Federal Archivists Take Control of Nixon Library
Thursday, July 12, 2007
YORBA LINDA, Calif. -- The privately operated Richard M. Nixon Library & Birthplace was officially handed over to federal archivists yesterday, and researchers can pore over documents and tapes detailing "the good, the bad and the ugly" on the 37th president and his legacy.
After a simple opening ceremony, library officials and docents shared champagne and cake before moving to the research room to view 78,000 newly released Nixon papers and listen to 11 1/2 hours of audio tape.
"This is a great day for history. The hallmark of this new institution will be true acceptance and love for history -- the good, the bad and the ugly," said Timothy Naftali, the museum's new federal director.
"The challenge is to present a controversial, traumatic and important story in a fair and historically accurate way," he said.
For nearly 20 years, library visitors were told that the Watergate scandal was really a "coup" by Nixon's rivals and that the investigative reporting team of Bob Woodward and Carl Bernstein offered bribes for their nation-shaking scoops.
The new library director is taking some of the whitewash off the scandal resulting from the break-in at Democratic headquarters in the Watergate complex in Washington and the subsequent White House cover-up. The revised account is a precondition for receiving 42 million pages of the former president's papers and nearly 4,000 hours of tapes, which will be moved to California in several years.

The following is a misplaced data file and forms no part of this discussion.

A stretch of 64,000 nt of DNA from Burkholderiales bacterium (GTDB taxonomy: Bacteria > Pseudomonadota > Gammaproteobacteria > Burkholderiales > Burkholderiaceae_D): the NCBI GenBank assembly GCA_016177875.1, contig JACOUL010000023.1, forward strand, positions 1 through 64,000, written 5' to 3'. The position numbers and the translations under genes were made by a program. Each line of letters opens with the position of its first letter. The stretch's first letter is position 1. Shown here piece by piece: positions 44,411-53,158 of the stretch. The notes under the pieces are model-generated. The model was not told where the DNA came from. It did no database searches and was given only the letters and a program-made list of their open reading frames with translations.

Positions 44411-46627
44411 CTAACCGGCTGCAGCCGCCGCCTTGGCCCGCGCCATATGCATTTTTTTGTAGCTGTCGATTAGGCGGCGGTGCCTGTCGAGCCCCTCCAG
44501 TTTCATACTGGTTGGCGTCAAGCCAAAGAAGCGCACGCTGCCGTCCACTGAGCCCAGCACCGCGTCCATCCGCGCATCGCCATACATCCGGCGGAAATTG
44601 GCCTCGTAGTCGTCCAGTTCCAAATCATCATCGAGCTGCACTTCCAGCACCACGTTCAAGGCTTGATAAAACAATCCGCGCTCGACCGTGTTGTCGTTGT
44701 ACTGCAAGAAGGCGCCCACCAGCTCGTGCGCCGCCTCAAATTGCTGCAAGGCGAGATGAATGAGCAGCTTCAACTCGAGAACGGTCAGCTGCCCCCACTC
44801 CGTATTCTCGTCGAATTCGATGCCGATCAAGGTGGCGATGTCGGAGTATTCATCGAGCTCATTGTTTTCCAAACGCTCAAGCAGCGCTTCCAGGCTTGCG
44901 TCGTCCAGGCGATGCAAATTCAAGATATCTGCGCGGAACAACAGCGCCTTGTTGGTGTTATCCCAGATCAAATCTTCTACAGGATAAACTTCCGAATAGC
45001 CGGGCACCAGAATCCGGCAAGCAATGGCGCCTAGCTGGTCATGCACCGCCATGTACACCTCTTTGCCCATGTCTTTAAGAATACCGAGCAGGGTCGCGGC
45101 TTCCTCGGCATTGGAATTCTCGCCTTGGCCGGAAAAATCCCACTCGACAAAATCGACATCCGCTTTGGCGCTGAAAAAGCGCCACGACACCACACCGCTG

Transition to federal control ushers the black sheep of presidential libraries into the fold of the National Archives.
The new papers offer insight into Nixon's role as a GOP strategist and party leader and join his pre- and post-presidential papers, which were already in California. They were a gift from the Nixon Foundation and aren't usually part of a presidential collection, said Susan Cooper, a spokeswoman for the National Archives.
The documents show a keen interest, if not preoccupation, with stage-managing Nixon's appearances and include advice that he pay more attention to his wife, Pat.
"From time to time he should talk to her and smile at her," TV adviser Roger Ailes told Nixon's chief of staff, H.R. Haldeman, in a May 1970 memo, after noting that the president walked away from Pat Nixon at a Houston event and she had to run to catch up. "Women voters are particularly sensitive to how a man treats his wife in public."
A March 1970 memo for Nixon reported on attempts to patch up relations with Ronald Reagan, then California governor. Among Reagan's beefs was that Nixon wouldn't return his calls.
With the stamp of the federal system for the library comes a major makeover for certain less-than-accurate exhibits -- a relief to Nixon scholars who were frustrated by the way the private institution had portrayed the Watergate scandal and Nixon's foreign policy.
Naftali recently oversaw the demolition of the revisionist Watergate gallery, including a section that said the scandal was a coup plotted by Democrats. The museum also told visitors that the infamous 18 1/2 -minute gap in one important White House tape -- a conversation three days after the break-in -- was because of a mechanical malfunction.
"No serious historian believes in that," said David Greenberg, a Nixon scholar at Rutgers University. "It's the opposite of truth. There was a lot along those lines in the library, which was not a matter of interpretation, but was flat wrong, a lie."